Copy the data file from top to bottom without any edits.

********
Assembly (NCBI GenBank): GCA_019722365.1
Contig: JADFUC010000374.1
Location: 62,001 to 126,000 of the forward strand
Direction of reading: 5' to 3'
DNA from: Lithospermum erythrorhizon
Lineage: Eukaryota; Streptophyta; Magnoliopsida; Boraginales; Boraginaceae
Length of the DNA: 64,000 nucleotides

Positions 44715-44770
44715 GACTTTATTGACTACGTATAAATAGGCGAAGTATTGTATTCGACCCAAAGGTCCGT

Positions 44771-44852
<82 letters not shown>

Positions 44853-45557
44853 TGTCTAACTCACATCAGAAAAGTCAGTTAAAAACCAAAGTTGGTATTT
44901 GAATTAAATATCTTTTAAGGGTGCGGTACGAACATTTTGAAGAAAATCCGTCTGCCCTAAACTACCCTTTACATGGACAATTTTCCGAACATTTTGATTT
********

Assembly (NCBI GenBank): GCA_019722365.1
Contig: JADFUC010000374.1
Location: 62,001 to 126,000 of the forward strand
Direction of reading: 5' to 3'
DNA from: Lithospermum erythrorhizon
Lineage: Eukaryota; Streptophyta; Magnoliopsida; Boraginales; Boraginaceae
Length of the DNA: 64,000 nucleotides

Positions 44715-44770
44715 GACTTTATTGACTACGTATAAATAGGCGAAGTATTGTATTCGACCCAAAGGTCCGT

Positions 44771-44852
<82 letters not shown>

Positions 44853-45557
44853 TGTCTAACTCACATCAGAAAAGTCAGTTAAAAACCAAAGTTGGTATTT
44901 GAATTAAATATCTTTTAAGGGTGCGGTACGAACATTTTGAAGAAAATCCGTCTGCCCTAAACTACCCTTTACATGGACAATTTTCCGAACATTTTGATTT